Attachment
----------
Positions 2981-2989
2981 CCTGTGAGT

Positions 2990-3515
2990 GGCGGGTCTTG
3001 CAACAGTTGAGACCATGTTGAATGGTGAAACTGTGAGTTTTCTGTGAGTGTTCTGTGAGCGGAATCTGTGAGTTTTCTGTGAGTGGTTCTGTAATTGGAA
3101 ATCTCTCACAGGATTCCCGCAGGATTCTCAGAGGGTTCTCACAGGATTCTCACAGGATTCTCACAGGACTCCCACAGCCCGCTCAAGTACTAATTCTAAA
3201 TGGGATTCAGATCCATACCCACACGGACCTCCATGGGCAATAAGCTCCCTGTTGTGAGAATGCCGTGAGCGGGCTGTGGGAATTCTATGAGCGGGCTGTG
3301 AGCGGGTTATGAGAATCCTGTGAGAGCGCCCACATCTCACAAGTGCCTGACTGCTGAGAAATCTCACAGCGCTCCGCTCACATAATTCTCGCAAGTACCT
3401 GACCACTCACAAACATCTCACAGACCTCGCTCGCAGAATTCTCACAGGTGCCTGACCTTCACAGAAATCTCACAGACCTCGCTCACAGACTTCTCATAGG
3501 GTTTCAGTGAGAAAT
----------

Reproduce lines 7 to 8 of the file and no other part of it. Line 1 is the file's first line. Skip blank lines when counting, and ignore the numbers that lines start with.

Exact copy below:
3201 TGGGATTCAGATCCATACCCACACGGACCTCCATGGGCAATAAGCTCCCTGTTGTGAGAATGCCGTGAGCGGGCTGTGGGAATTCTATGAGCGGGCTGTG
3301 AGCGGGTTATGAGAATCCTGTGAGAGCGCCCACATCTCACAAGTGCCTGACTGCTGAGAAATCTCACAGCGCTCCGCTCACATAATTCTCGCAAGTACCT